by Niccolo Dante Porcello (@chromechompsky)
Jawbreaker Reunion’s sophomore LP haha, and then what ;) is an excellent follow up to 2014’s seminal Lutheran Sisterhood Gun Club, and is a continuation and advancement of the themes brought forward in that initial effort. The trio, comprised of Bella Mazzetti, Lily Mastrodimos, and Dre Szegedy-Maszak, rip through 9 songs in 20 minutes, relentlessly distorting, shredding, and rocking out.
This is an incredibly fun album to listen to -- it pairs pop-songwriting sensibility with the perfect amount of “fuck you”, and truly could not be bothered to operate otherwise. “Your X” is a scathing indictment of a shitty partner, and also one of the heaviest, best songs to come out of DIY in the past few years. “Patches” is about the juxtapositions that come from being with someone, regardless of your opinion of them: “when you get quiet/ the ringing in my ears gets louder”. “Cosmos” is the infinitely playable single from the album and shows a slightly different side of JBR, as its one of the more orchestral songs in their oeuvre. Its gone far too fast, coming in just under 2 minutes, but when Mastrodimos sings “I count my days in millions” the world just splits in half, bifurcated by the immense power of JBR. Likewise, “Apple” is the kind of song that makes one wonder why there are other songs that aren’t this one – and also why radio pop music is so horrendous.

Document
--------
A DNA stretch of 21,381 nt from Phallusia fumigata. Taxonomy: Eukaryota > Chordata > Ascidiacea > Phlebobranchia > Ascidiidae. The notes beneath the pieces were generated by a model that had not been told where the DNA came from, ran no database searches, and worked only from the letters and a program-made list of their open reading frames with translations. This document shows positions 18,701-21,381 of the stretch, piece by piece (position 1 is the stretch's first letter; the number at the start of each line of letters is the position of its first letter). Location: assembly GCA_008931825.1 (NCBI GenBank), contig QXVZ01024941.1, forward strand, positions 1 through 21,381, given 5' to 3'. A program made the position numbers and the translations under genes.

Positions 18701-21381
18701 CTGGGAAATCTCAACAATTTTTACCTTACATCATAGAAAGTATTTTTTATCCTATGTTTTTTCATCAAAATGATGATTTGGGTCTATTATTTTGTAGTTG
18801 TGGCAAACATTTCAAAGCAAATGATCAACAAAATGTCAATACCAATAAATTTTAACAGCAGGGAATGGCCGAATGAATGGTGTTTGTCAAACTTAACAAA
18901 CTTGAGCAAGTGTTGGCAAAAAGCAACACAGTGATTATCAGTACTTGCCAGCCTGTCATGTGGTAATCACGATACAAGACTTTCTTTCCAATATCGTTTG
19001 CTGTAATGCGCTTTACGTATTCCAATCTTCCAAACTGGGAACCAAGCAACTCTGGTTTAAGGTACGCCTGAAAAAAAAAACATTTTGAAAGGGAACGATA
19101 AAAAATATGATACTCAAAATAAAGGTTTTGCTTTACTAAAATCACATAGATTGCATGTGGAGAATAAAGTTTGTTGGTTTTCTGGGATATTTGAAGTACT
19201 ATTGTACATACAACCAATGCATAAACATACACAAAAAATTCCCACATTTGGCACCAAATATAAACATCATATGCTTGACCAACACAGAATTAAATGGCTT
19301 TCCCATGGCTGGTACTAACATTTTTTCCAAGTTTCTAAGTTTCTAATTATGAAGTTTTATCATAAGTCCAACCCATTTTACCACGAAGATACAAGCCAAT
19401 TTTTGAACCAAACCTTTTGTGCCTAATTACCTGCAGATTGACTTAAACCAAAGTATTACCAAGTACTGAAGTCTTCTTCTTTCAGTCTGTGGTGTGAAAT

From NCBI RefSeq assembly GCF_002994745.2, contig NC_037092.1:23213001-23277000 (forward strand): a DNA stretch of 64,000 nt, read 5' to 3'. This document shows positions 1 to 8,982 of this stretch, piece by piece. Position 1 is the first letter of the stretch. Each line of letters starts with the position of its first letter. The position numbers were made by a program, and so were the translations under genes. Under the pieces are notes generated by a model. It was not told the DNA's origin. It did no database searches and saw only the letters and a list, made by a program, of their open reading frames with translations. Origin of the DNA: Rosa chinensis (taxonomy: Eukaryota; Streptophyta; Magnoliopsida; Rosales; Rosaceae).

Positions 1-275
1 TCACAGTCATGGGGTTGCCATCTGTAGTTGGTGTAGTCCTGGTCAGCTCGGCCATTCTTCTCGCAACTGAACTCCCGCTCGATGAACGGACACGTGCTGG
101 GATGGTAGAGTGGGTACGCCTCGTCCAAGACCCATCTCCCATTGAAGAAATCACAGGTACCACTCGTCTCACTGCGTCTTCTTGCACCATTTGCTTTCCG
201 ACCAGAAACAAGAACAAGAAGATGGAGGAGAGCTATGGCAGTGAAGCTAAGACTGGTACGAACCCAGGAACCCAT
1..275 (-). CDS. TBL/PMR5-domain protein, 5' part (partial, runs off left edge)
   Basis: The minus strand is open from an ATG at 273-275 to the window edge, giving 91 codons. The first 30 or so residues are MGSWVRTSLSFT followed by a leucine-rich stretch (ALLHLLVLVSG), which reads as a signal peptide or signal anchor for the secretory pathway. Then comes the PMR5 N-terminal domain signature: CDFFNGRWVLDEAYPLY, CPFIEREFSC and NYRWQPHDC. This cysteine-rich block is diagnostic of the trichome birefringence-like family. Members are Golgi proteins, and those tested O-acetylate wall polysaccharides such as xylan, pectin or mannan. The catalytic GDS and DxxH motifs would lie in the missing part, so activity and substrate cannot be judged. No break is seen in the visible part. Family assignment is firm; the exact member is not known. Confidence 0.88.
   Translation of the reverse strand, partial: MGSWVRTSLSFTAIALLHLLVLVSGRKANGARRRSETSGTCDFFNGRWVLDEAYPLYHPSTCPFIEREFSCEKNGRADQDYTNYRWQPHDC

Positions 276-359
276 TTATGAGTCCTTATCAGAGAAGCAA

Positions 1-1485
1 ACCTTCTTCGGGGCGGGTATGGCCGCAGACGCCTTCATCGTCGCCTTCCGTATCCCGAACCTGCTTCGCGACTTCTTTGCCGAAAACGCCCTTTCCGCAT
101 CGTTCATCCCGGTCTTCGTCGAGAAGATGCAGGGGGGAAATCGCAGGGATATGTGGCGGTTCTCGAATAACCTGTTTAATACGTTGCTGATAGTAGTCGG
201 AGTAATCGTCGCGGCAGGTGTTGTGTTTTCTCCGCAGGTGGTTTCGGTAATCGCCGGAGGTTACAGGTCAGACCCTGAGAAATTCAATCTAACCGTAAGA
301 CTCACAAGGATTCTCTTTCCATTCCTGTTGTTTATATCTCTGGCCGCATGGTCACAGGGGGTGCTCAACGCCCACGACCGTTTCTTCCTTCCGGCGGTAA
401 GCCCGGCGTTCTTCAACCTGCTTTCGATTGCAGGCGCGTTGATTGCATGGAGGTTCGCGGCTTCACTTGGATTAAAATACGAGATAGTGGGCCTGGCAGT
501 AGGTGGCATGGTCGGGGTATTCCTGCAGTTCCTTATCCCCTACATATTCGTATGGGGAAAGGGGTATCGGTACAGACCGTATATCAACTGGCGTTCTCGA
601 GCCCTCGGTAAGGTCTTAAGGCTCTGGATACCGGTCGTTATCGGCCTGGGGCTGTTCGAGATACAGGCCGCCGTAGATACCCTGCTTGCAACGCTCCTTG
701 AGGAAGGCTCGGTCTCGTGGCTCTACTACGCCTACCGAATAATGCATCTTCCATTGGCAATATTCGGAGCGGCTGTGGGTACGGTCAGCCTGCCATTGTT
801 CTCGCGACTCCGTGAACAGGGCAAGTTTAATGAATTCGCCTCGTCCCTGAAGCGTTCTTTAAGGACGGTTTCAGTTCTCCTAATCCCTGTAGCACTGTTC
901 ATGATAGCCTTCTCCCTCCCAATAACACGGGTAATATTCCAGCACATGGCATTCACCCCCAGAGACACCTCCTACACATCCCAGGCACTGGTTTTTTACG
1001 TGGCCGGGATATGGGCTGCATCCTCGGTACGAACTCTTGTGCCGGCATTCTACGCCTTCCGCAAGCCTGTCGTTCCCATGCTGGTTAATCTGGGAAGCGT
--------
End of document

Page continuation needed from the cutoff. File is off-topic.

And haha, and then what ;) is pop in the truest sense, both saccharine and fierce, loud and louder, meant to be compulsively played. “Lakeland” is an anthemic treatise on love, with the ending harmonized and shouted chorus of “I don’t care if I ever see you again/ and if I do I know I won’t remember when” that sits as one of the most cathartic moments on tape. As much as haha, and then what ;) is about letting go of the people in our lives that suck, it is also a celebration of the fact that we can get rid of those people, and there is nothing wrong in taking joy in that purge. Something along the lines of “fuck the haters” is taken as a zeitgeist on the album, and never has it sounded so genuine. This is not to say that JBR’s trauma is a blessing – indeed there are moments on the album that feel painfully intimate from a listeners perspective, but it would be fundamentally different if Mazzetti, Szegedy-Maszak, and Mastrodimos weren’t so incredible at what they do. Few other bands are capable of pairing such significant substance with ear candy. As voices that are powerful, substantial, and proud, ignoring Jawbreaker Reunion is absolutely criminal.